Medicare Supplements Texas
Texas Medicare Supplement Made Easy
While Medicare Parts A and B, also known as Original Medicare, cover some health care costs, they don’t pay for everything. That’s where a Medicare Supplement insurance plan may help. Medicare Supplement insurance plans, also known as Medigap, from private insurers help you pay for the costs not covered under your Original Medicare benefits.
Medicare Supplement plans are set by the federal government which means that the basic benefit structure is the same from one insurance company to the next. However, some plans do offer additional benefits.
A Medicare Supplement Insurance (Medigap) policy helps pay some of the health care costs that Original Medicare doesn’t cover, like:
Medigap policies are sold by private companies.
Some Medigap policies also cover services that Original Medicare doesn’t cover, like medical care when you travel outside the U.S. If you have Original Medicare and you buy a Medigap policy, here’s what happens:
- Medicare will pay its share of the
for covered health care costs.
- Then, your Medigap policy pays its share.
Texas Medicare Supplements are standardized by the Federal Government. They are labeled A, B, C, D, F, G, K, L, M, and N. Each standardized Medigap policy must offer the same basic benefits no matter which insurance company sells it. Cost is usually the only difference between Medigap policies with the same letter sold by different insurance companies. Plan A pays the Medicare hospital and physician coinsurance, the first three pints of blood, and 365 days of hospitalization beyond Medicare. Plans B through N provide these benefits and add more benefits such as coverage for Medicare deductibles, excess charges and limited preventive care, and foreign travel. You can only have one Med Sup plan. No one should try to sell you an additional Medsup plan unless you decide you need to switch policies.
Open Enrollment for 2019 Texas Medicare Supplement Insurance is at age 65 for all consumers, including those already receiving Medicare due to disability. The Open Enrollment period is a six-month period, beginning when you are both age 65 or older and enrolled in Medicare Part B, companies must sell you any Medicare supplement plan they offer. After this limited open enrollment period, companies can pick and choose whom they will cover and how much they will charge based on your health. If you have an individual or “bank group” insurance policy, becoming Medicare eligible does not require you to cancel it and purchase a Medicare supplement. Doing so may save premium costs but it is important to compare benefits before deciding which will work best.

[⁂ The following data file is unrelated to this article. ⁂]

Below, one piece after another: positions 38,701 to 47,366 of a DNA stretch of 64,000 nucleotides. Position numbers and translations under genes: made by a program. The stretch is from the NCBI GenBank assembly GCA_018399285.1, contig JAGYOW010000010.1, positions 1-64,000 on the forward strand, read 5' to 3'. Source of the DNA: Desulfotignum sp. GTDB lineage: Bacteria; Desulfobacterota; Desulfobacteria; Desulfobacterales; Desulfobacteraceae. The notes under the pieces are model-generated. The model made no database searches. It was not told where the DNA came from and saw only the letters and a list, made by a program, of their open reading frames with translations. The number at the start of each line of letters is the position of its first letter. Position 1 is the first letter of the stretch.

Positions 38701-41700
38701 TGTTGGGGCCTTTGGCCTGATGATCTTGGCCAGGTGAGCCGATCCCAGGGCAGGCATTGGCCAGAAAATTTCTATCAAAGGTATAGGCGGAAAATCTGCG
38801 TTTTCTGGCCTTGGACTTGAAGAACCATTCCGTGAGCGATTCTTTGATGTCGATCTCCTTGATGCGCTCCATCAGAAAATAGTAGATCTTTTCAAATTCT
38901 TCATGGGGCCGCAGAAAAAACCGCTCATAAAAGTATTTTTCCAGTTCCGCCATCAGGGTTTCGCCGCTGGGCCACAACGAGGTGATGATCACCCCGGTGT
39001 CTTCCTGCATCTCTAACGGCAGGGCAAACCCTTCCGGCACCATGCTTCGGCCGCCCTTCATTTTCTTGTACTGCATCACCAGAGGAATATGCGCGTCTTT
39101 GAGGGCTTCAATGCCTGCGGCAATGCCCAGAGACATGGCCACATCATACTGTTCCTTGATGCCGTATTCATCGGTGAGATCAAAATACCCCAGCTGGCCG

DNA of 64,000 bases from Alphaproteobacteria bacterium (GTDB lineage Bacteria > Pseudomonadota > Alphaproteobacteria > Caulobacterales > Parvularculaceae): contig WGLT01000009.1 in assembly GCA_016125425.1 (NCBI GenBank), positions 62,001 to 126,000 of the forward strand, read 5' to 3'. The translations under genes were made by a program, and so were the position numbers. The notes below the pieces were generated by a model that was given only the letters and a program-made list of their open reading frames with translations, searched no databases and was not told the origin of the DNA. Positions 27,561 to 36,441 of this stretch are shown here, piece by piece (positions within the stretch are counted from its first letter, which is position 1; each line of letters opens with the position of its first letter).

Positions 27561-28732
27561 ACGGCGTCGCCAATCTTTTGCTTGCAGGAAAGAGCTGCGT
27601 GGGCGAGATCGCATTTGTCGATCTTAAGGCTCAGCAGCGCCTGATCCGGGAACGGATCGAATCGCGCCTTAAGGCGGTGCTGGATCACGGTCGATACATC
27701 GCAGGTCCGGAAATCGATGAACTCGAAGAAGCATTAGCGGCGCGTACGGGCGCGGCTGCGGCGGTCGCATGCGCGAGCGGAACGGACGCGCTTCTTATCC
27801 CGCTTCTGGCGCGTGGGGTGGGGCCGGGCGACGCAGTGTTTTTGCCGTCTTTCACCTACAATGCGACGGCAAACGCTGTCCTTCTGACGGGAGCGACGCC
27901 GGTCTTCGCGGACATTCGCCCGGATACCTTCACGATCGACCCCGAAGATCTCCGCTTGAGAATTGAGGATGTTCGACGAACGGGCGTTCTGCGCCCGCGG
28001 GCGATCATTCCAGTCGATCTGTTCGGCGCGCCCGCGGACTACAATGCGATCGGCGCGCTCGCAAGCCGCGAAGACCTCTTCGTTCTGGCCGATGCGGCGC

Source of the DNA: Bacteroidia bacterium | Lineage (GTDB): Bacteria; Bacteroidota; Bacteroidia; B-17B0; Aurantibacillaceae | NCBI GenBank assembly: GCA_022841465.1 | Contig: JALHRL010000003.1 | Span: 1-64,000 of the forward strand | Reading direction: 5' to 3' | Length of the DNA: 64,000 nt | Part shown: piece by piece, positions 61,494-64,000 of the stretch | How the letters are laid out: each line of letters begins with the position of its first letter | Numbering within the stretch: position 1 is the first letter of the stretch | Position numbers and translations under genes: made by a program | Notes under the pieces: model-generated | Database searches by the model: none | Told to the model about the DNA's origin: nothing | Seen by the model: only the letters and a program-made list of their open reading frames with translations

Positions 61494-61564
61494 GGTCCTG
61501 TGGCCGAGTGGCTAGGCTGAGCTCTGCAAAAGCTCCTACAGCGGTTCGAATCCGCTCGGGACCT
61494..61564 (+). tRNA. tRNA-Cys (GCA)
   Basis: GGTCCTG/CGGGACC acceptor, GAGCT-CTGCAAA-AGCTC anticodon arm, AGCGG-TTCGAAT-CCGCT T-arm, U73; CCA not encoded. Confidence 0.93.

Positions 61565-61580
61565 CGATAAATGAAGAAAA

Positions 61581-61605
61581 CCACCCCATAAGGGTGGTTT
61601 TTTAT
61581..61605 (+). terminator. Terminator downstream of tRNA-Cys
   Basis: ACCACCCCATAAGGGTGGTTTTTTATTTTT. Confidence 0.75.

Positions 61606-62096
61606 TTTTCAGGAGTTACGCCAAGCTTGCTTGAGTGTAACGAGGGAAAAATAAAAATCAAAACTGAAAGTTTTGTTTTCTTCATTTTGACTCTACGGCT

As our Texas population ages, individuals inevitably encounter more medical problems that require additional, costly health care services. A Medicare Supplement Insurance (Medigap) policy, sold by private companies, can help pay some of the health care costs that Original Medicare doesn’t cover, like copayments, coinsurance, and deductibles. Some Medigap policies also offer coverage for services that Original Medicare doesn’t cover, like care when you travel outside the United States. Medigap policies only supplement your Original Medicare benefits, and shouldn’t be confused with Medicare Advantage Plans.
If you are eligible for employer retirement insurance, review the plan carefully to understand what benefits are available and how it works with Medicare. Be aware that employer plans are not standardized and are not subject to the requirements governing standardized Medicare supplement policies. Also, it is important to remember, if you leave an employer plan you may not be able to go back on it.
Depending on the 2019 Medicare supplement plan you choose, the plan may provide a benefit for (Benefits and cost vary depending on the plan you choose.):